Lincoln Near-Earth Asteroid Research

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Coordinates: 33°49′05.3″N 106°39′33.0″W / 33.818139°N 106.659167°W / 33.818139; -106.659167

Number of NEOs detected by various projects
      Catalina Sky Survey

The Lincoln Near-Earth Asteroid Research (LINEAR) project is a collaboration of the United States Air Force, NASA, and the MIT's Lincoln Laboratory for the systematic discovery and tracking of near-Earth asteroids. LINEAR was responsible for the majority of asteroid detections from 1998 until it was overtaken by the Catalina Sky Survey in 2005.[1] As of 15 September 2011, LINEAR had detected 231,082 new objects, of which at least 2,423 were near-Earth asteroids and 279 were comets.[2] The instruments used by the LINEAR program are located at the Lincoln Laboratory's site on the White Sands Missile Range (WSMR) near Socorro, New Mexico.


In the late 1970s, a prototype called the Lincoln Laboratory Experimental Test System (ETS) (MPC code 704) was built at WSMR.[3] The project used low-light video cameras.[4] In 1994 a new proposal was made for automated detection of asteroids, this time using newer digital detector technology.[5] The LINEAR project began operating a near-Earth object (NEO) discovery facility in 1996 using a 1.0 m (39 in) aperture telescope designed for the Air Force Space Command's Ground-based Electro-Optical Deep Space Surveillance (GEODSS). The wide-field Air Force telescopes were designed for optical observation of Earth-orbiting spacecraft. Initial field tests used a 1024 × 1024 pixel charge-coupled device (CCD) detector. While this CCD detector filled only about one fifth of the telescope's field of view, four near-earth objects were discovered. A 1960 × 2560 pixel CCD which covered the telescope's two-square degree field of view was then installed, and both detectors were used in later tests.[6]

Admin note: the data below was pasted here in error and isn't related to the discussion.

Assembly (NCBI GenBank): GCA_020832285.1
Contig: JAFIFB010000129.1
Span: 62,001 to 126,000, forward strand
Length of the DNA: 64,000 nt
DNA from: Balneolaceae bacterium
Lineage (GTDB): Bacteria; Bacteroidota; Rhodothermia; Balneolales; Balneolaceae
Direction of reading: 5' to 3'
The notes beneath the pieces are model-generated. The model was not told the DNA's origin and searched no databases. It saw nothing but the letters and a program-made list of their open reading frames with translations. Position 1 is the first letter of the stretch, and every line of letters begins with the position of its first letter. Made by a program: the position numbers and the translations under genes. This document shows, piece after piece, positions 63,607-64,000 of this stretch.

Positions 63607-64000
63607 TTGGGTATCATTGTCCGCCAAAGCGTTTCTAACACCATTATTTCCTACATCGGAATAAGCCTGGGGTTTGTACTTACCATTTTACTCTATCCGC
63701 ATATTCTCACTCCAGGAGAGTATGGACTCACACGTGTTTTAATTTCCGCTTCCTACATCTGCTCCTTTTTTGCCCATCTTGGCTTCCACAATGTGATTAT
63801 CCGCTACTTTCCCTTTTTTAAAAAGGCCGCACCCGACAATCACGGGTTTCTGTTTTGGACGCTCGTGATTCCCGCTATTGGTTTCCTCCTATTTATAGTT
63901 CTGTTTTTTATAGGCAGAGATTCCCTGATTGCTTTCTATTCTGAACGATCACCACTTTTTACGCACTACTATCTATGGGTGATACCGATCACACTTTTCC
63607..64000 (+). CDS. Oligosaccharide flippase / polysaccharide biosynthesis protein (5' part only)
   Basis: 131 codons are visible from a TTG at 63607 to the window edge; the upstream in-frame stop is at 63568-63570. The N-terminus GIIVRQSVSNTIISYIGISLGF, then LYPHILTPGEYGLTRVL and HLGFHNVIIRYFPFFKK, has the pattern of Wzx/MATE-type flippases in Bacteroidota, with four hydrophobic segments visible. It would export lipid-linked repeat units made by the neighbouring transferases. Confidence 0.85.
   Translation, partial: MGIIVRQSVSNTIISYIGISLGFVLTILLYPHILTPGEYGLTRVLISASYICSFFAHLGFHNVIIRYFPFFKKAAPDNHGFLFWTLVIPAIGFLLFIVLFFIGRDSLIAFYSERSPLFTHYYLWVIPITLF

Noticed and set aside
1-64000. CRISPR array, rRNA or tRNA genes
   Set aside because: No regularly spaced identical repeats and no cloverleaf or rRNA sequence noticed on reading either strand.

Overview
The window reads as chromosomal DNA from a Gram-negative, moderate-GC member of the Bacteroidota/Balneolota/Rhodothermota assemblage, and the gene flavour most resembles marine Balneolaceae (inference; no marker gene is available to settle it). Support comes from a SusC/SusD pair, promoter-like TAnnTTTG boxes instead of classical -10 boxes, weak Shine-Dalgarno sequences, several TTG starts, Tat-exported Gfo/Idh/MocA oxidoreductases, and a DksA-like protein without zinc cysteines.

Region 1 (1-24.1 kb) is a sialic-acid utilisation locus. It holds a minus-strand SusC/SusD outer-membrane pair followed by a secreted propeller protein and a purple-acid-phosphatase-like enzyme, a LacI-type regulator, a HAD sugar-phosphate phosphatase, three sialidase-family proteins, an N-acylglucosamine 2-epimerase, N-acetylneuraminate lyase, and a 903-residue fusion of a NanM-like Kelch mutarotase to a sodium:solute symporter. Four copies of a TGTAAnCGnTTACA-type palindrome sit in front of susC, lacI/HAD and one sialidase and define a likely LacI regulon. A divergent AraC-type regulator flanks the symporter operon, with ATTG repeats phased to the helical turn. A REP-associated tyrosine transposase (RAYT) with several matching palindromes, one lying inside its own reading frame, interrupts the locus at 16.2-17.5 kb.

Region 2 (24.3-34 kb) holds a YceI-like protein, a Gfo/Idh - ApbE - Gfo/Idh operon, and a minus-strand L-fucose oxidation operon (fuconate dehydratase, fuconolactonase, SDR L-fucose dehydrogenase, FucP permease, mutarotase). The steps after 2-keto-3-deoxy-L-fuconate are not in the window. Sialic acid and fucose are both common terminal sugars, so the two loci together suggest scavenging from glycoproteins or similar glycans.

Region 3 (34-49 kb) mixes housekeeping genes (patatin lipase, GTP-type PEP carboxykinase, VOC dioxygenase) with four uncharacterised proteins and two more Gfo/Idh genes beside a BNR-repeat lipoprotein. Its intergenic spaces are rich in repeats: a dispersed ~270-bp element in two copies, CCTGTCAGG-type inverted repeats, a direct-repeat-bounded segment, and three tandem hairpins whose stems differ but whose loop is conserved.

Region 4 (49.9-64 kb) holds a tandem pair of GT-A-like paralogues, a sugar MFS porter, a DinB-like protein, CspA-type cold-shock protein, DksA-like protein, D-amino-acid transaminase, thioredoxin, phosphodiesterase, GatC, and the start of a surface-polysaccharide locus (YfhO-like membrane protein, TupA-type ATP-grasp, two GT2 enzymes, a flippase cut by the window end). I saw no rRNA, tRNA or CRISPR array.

The first LINEAR telescope became fully operational in March 1998.[7] Beginning in October 1999, a second 1.0 m telescope was added to the search effort.[8] In 2002, a 0.5 m (20 in) telescope equipped with the original CCD was brought on-line to provide follow-up observations for the discoveries made by the two search telescopes.[9] This allowed about 20% more of the sky to be searched each night. Data recorded by the telescopes is sent to a Lincoln Laboratory facility at Hanscom Air Force Base in Lexington, Massachusetts for processing. Detections are then forwarded to the Minor Planet Center.[2]


In addition to discovering hundreds of thousands of asteroids, LINEAR is also credited with the discovery, or co-discovery, or rediscovery of several periodic comets, including 11P/Tempel–Swift–LINEAR, 158P/Kowal-LINEAR, 160P/LINEAR (LINEAR 43), 165P/LINEAR (LINEAR 10), and 176P/LINEAR (LINEAR 52, 118401 LINEAR: one of only five objects classified both as comets and asteroids). Other objects discovered include (137108) 1999 AN10, (179806) 2002 TD66, and 2004 FH.

See also[edit]


  1. ^ "NEO Discovery Statistics". NASA Near Earth Object Program. Retrieved 2012-01-19. 
  2. ^ a b "MIT Lincoln Laboratory: LINEAR". MIT Lincoln Laboratory. Retrieved 2012-01-19. 
  3. ^ Beatty, D. E.; Sorvari, J. M.; Taff, L. G. (1980). "Artificial satellites, minor planets, and the ETS". Unknown 81: 12143. Bibcode:1980STIN...8112143B. 
  4. ^ Taff, L. G. (1981). "A new asteroid observation and search technique". Astronomical Society of the Pacific 93: 658. Bibcode:1981PASP...93..658T. doi:10.1086/130905. 
  5. ^ Tennyson, Peter D.; Rork, Eugene W.; Kostishack, Daniel F. (1994). "Proceedings of SPIE". Instrumentation in Astronomy VIII 2198: 1286. doi:10.1117/12.176813. 
  6. ^ "Lincoln Near-Earth Asteroid Research (LINEAR)". NASA Near Earth Object Program. Retrieved 2012-01-19. 
  7. ^ Stokes, G. H.; Viggh, H. E. M.; Shelly, F. L.; Blythe, M. S.; Stuart, J. S. (1998). "Results from the Lincoln Near Earth Asteroid Research (LINEAR) Project". American Astronomical Society 30: 1042. Bibcode:1998DPS....30.1607S. 
  8. ^ Elowitz, R. M.; Stokes, G. H.; Bezpalko, M.; Blythe, M. S.; Evans, J. B.; Pearce, E. C.; Sayer, R. W.; Shelly, F. C.; Viggh, H. E. M. (1999). "A Progress Report on the Lincoln Near Earth Asteroid Research Project". American Astronomical Society 195: 1531. Bibcode:1999AAS...19510801E. 
  9. ^ Stokes, G. H.; Evans, J. B.; Shelly, F. C. (2002). "LINEAR Search and Operations Experience". American Astronomical Society 201: 1315. Bibcode:2002AAS...20113003S. 

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